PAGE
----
British Shorts, Berlin 2020
Barnaby Blackburn


  • Twitter
  • Instagram
  • Facebook
  • Email

An 18 year old youth offender is trying to get his own business going as a mechanic. But enterprise isn't so easy when you're a young, black male with a criminal past. And it doesn't get any easier when you're framed by one of your new clients for a harrowing crime.

Hi Barnaby, thanks for talking to TNC, how is your 2020 going?

2020 has been kind to me so far. But we are only in January. Ask me again in June!

Congratulations on having Wale selected to British Shorts, what does it mean to you to be part of such a great showcase for British Films?

It's nice to be included in a festival that's specifically curated to showcase the best of British shorts to a foreign audience. Berlin is a city I've had an obsession with since my early twenties, so to have my film shown to an audience in a city that I have such fondness for is wonderful. 

Wale was BAFTA nominated in 2019, did you imagine you would get this type of recognition for your film?

I liked to imagine it, but I didn't believe it would really happen. Wale was my first film, so I had no prior experience of the festival circuit. For the film to get the BAFTA nomination was extraordinary.  

Do you ever get nervous ahead of a festival screening?
The first time, yes. But after that it's more of an excitement to see how people will react. It's particularly interesting to see how different audiences around the world receive the film. 

What are the biggest challenges that face an independent filmmaker?  

Being taken seriously. When you start out, you have nothing to show people to prove that you can do it. You're trying to convince people of your talent without any evidence, so that's obviously a struggle. Finance is hard to come by. You have to claw, tooth and nail, for everything. 

Can you tell me a little bit about Wale, how did this film come about?

I was looking for a subject for my first short film and I was reading a lot of stories in the local papers about racial tensions in my area of London between the police and the black community because of a number of incidents of police killing young black men through use of unnecessary force. This created the premise in my mind of a character who is so afraid of the police that he doesn't call them, even when he is in a perilous situation.

What was the inspiration behind Wale?

When I was shopping in a local market, a guy approached me with a business card. He was a young mechanic who specializes in fixing Volkswagens (which he'd noticed I'd been driving). We chatted for a few minutes and he told me about the issues he'd been having finding clients. This plight seemed to be entirely circumstantial rather than a reflection on his talent or personality. When I was driving home after that interaction I basically wrote the entire script in my mind.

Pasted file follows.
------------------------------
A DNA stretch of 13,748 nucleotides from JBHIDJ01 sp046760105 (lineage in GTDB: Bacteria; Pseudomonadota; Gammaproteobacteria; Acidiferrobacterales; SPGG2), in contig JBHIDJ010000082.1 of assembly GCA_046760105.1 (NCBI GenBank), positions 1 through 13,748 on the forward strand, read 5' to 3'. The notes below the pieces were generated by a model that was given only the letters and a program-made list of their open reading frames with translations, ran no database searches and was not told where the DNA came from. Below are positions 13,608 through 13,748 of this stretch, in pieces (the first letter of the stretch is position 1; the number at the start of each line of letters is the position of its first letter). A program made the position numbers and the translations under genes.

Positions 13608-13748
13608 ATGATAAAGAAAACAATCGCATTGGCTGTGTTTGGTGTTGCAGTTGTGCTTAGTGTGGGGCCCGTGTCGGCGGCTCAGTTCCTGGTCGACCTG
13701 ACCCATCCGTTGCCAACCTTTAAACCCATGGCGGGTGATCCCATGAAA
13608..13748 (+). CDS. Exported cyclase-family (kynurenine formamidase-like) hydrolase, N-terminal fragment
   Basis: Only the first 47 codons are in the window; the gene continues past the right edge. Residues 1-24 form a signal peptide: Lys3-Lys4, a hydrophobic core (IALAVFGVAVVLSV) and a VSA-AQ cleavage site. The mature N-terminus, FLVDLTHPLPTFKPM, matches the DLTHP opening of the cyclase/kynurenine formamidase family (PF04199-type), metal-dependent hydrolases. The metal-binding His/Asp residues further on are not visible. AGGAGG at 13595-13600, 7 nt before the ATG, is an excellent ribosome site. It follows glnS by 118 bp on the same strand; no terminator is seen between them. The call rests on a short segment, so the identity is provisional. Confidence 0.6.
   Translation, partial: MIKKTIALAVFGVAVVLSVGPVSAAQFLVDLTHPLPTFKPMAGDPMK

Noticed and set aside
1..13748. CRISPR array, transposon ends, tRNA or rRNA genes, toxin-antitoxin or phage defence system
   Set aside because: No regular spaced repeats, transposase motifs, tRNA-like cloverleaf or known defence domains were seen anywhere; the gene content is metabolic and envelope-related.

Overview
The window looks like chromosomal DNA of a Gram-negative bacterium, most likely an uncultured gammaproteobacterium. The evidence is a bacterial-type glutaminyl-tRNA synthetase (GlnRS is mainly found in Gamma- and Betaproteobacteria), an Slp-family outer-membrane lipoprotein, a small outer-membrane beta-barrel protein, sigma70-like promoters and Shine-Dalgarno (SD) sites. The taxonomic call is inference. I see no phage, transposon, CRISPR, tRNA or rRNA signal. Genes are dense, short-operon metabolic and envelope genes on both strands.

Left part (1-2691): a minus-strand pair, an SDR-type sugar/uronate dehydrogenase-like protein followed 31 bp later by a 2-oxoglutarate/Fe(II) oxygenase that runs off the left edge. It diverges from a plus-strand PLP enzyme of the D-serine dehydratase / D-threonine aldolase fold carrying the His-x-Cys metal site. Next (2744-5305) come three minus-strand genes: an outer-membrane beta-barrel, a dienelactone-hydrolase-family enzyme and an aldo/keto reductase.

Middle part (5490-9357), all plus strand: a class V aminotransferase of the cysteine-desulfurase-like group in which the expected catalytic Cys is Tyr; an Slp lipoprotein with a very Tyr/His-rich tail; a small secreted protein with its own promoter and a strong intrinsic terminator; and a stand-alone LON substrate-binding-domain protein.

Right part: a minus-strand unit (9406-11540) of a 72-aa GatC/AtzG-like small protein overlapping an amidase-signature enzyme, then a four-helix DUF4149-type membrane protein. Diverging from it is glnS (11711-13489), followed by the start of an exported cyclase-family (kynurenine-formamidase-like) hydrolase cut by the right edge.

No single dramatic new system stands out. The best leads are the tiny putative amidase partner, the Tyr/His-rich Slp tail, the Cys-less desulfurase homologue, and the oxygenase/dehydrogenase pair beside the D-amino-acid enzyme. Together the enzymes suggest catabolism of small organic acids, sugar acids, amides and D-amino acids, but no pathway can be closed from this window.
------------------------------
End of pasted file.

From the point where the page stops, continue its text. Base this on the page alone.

" My immediate reaction after having made Wale was to do something totally opposite. Something quieter and more controlled, which became my new short Dad Was." 

What would you say have been the biggest lessons you've taken from making Wale?

There's so many. But the key one would be to surround yourself with talented people and you'll find that your job as a director becomes infinitely easier. Making a film is like putting together a family. So try to find as many brothers and sisters to do it with (and avoid the weird uncles).

Have you always had a passion for filmmaking?

I've always had a passion for film. But the passion for actually making the films came a bit later. You hear stories about Scorsese storyboarding ideas for films when he was still in the womb or Spielberg making movies on a Super-8 before he could speak. I wasn't like that. I didn't realise that there were people behind the stuff I'd seen at the cinema or on TV until I was a teenager and even then, it didn't seem like something available to me. The famous directors you'd see or hear about seemed like these faraway mythical geniuses from a different world and time, in the same way that you think of great literary figures. 

My first experience of making any kind of films were skate videos. I filmed a lot of friends skateboarding and we'd cut them into films on iMovie. I loved doing that but I couldn't see a career in it, and neither could the teachers at my school. So I went to university to study politics and then started writing commercials after that. Being on set for those commercials reminded me of what I'd wanted to do in the first place; make films.


How much has your approach to your films changed since your debut?


With Wale I had so many ideas that I wanted to put into the film. This was probably because it was my first film and so there was all this pent up energy and desire to try all kinds of different shots and methods that I'd never had the opportunity to do before myself. So the film was quite exuberant for a short. Lots of locations, lots of scenes, almost like a feature film condensed into 20 minutes. My immediate reaction after having made Wale was to do something totally opposite. Something quieter and more controlled, which became my new short Dad Was. So I think your approach to the next film is dependent on what you did with the previous film. There's a need to evolve and move on.

What has been the best piece of advice you've been given?

Grieve fast.

Is there any advice you would offer an aspiring filmmaker?

Grieve fast.

What are you currently working on?

We're in pre-production for another short film at the moment. And I'm developing/trying to find finance for a number of feature ideas which I've written.

And finally, what message do you want your audiences to take away from Wale? 

That's up to them. I think the film raises a number of questions, but it's for the audience to decide how to answer them.